Travel opens my mind to new perspectives and allows me to recontextualize existing systems of thought.
I had casually studied Roman history over the course of a few years, prior to my travels to Italy. My understanding was built upon a small collection of books and two excellent podcast series. While one can learn a great deal from books, podcasts, and other media, that knowledge is divorced from its original context — i.e. we musn’t mistake a map for the territory.
A museum - by its very nature - strips the subject of its contextual time and place (arguably the time, and sometimes place have been lost to time). A museum succeeds if it is able to recreate the context of the subject in both time and place, within the mind of the museum visitor. This leads to a more delightful understanding and appreciation of the subject.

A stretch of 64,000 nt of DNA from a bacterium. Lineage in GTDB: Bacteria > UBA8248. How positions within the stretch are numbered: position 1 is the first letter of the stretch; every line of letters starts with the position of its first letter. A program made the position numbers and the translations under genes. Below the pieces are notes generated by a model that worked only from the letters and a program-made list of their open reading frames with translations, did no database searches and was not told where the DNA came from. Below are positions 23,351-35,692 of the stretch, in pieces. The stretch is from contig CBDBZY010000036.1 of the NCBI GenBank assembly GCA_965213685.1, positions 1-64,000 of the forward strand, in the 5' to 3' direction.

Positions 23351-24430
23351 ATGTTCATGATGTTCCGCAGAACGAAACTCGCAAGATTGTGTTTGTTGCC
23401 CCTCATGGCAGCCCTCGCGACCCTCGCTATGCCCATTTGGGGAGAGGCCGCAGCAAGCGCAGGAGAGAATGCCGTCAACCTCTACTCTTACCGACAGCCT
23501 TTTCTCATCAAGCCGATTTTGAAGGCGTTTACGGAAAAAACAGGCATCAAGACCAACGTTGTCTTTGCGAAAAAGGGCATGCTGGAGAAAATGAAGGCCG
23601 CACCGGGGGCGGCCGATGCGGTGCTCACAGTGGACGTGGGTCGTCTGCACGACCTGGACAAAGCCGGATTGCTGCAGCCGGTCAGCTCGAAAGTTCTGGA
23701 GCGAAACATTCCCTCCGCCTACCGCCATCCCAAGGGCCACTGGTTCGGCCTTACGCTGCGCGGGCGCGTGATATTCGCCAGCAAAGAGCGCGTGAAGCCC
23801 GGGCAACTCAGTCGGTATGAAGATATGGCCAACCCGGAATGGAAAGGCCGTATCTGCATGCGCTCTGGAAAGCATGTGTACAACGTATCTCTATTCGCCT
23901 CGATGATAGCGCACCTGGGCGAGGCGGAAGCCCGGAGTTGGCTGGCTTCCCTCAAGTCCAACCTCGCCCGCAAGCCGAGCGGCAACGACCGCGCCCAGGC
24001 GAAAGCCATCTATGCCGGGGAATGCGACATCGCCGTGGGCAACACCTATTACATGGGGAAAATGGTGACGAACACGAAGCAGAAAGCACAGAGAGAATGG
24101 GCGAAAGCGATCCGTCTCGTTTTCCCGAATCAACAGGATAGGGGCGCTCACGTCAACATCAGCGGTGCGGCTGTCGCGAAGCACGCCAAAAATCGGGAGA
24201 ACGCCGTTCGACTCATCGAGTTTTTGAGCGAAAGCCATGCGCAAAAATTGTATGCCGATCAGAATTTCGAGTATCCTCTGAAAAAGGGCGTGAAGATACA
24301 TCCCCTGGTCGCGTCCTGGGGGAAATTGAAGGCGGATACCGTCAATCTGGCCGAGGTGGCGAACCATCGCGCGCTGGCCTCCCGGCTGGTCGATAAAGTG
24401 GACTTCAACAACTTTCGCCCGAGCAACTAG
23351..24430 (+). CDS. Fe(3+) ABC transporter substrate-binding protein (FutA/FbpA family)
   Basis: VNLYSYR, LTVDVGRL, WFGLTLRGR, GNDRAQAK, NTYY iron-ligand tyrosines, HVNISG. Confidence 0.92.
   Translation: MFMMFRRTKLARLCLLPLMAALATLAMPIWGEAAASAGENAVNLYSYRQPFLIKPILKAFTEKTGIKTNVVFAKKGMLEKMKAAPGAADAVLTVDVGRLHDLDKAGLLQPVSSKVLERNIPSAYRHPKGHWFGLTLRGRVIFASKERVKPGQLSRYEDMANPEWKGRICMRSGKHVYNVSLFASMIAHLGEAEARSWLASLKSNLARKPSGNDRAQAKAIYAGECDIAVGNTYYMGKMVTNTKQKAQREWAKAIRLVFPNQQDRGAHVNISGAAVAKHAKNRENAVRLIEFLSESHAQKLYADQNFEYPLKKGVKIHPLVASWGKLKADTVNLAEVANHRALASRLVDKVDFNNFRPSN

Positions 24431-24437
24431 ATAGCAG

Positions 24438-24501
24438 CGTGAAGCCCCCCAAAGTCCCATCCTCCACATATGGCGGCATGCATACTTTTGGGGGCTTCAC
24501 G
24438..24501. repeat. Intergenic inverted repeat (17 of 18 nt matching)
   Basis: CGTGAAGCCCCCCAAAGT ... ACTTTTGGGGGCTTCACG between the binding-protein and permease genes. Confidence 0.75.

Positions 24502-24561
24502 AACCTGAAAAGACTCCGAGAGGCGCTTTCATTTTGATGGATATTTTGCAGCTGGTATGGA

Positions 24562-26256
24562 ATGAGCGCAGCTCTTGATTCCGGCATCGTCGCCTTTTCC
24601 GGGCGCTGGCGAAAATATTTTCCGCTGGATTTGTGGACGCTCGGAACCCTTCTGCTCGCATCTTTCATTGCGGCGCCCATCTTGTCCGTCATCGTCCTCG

When I travel, I seek to create new understanding - a recontextualization of the artifacts of knowledge I grasp on the subject. From facts and anecdotes taken from books, images and perspectives gathered from museums — all mashed together again, and then reformed within the milieu of their original spatial context.
Its important to note that this is a passive activity, simply walking around Rome was enough to ignite this recontextualization. Characters take on new roles, events have more (or less) relevance, and places are imbued with life, color and motion. Understanding becomes alive.
Travel seems to make me step outside the world, so that I can look back upon it with new eyes. And when I return home, my new eyes are the eyes with which I’ve always viewed the world.